Lack of sufficient nitrogenous substrate and buffering potential have been acknowledged as impediments to the treatment of palm oil mill effluent through co-digestion processes. In this study, ammonium bicarbonate was used to provide the nitrogenous substrate and buffering potential. To regulate the impact of ammonium bicarbonate toxicity on the anaerobic co-digestion system, dosages from 0 to 40 mg/L were supplemented. The biogas yield was used to indicate the effects of NH4+ toxicity. In a solar-assisted bioreactor, solar radiation was first collected by a solar panel and converted into electricity, which was then used to heat a mixture of palm oil mill effluent and cattle manure to maintain the reactor in the mesophilic temperature range. This co-digestion operation was performed semi-continuously and was analyzed at a 50:50 mixing ratio of palm oil mill effluent and cattle manure. The results indicate that the additional dosing of ammonium bicarbonate can significantly enhance biogas production. Maximum cumulative biogas and methane productions of 2034.00 mL and 1430.51 mL, respectively, were obtained with the optimum addition of 10 mg/L ammonium bicarbonate; these values are 29.80% and 42.30% higher, respectively, than that obtained in the control co-digestion operation without addition of ammonium bicarbonate. Utilization of a mathematical equation (G = Gmk/t) to describe a kinetic analysis of the biogas yield also indicated that the optimum ammonium bicarbonate dose was 10 mg/L. The results of this study suggest that supplementation with ammonium bicarbonate doses of up to 40 mg/L can be used to provide nitrogenous substrates and buffering potential in anaerobic co-digestion processes. The determination of the optimal dose provides an alternative and efficient option for enhanced biogas production, which will have obvious economic advantages for feasible industrial applications.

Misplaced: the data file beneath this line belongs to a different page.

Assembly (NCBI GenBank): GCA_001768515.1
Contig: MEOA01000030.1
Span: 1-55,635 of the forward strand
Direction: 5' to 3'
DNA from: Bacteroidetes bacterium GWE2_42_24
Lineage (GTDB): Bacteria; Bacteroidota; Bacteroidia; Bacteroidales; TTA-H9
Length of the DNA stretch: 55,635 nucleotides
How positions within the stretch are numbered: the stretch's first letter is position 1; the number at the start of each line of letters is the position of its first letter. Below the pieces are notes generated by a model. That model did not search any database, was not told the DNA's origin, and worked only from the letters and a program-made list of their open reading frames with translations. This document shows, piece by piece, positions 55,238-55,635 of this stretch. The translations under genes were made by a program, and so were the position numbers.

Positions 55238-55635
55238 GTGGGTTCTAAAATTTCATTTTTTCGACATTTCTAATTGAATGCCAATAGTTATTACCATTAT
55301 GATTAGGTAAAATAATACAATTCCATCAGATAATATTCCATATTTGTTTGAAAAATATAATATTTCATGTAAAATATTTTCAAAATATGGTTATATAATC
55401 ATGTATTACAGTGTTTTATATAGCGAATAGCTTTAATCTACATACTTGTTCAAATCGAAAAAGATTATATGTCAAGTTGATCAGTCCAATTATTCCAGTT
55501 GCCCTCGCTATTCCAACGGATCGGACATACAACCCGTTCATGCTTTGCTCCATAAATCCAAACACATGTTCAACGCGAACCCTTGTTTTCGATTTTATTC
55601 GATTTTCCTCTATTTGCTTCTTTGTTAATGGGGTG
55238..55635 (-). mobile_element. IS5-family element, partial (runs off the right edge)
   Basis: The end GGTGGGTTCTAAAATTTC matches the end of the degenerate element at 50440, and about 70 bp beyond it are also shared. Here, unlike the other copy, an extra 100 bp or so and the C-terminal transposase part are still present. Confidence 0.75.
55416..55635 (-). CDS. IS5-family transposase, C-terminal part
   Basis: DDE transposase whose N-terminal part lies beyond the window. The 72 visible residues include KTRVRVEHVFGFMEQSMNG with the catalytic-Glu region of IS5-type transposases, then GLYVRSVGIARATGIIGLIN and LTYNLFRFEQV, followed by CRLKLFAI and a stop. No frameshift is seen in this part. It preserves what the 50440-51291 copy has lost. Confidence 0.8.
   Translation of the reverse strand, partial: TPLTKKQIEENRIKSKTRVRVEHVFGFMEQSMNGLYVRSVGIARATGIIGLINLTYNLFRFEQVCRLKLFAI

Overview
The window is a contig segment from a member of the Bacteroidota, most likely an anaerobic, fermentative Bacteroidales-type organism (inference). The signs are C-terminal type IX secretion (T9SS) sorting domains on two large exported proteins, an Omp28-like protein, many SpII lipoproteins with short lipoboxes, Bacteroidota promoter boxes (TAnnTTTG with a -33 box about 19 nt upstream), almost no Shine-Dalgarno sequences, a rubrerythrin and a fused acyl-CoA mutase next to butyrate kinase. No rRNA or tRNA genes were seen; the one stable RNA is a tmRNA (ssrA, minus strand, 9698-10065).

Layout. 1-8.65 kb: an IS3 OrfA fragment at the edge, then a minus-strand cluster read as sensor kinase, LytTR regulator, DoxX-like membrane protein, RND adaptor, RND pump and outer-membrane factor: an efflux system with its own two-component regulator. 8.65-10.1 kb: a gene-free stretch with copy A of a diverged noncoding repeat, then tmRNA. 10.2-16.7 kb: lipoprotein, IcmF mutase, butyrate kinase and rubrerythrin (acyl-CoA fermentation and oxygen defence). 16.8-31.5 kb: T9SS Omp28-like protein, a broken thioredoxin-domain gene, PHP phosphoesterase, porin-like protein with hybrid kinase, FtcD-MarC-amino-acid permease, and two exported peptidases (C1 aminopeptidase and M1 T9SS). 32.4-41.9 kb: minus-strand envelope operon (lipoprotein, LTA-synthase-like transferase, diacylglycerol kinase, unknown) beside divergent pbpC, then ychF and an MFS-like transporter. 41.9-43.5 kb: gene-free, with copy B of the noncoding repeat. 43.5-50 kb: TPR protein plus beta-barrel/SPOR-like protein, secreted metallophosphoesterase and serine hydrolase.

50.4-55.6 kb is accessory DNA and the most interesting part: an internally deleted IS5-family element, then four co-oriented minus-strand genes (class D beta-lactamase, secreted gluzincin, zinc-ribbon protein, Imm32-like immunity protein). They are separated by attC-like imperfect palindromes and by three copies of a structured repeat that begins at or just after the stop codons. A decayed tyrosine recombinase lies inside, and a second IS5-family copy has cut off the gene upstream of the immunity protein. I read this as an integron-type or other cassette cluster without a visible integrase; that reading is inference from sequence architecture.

The pharmaceuticals are emergent contaminants, which can create potential threats for human health and the environment. All the pharmaceutical contaminants are becoming enormous in the environment as conventional wastewater treatment cannot be effectively implemented due to toxic and intractable action of pharmaceuticals. For this reason, the existence of pharmaceutical contaminants has brought great awareness, causing significant concern on their transformation, occurrence, risk, and fate in the environments. Electrocoagulation (EC) treatment process is effectively applied for the removal of contaminants, radionuclides, pesticides, and also harmful microorganisms. During the EC process, an electric current is employed directly, and both electrodes are dissoluted partially in the reactor under the special conditions. This electrode dissolution produces the increased concentration of cation, which is finally precipitated as hydroxides and oxides. Different anode materials usage like aluminum, stainless steel, iron, etc. are found more effective in EC operation for efficient removal of pharmaceutical contaminants. Due to the simple procedure and less costly material, EC method is extensively recognized for pharmaceutical wastewater treatment over further conventional treatment methods. The EC process has more usefulness to destabilize the pharmaceutical contaminants with the neutralization of charge and after that coagulating those contaminants to produce flocs. Thus, the review places particular emphasis on the application of EC process to remove pharmaceutical contaminants. First, the operational parameters influencing EC efficiency with the electroanalysis techniques are described. Second, in this review emerging challenges, current developments and techno-economic concerns of EC are highlighted. Finally, future recommendations and prospective on EC are envisioned.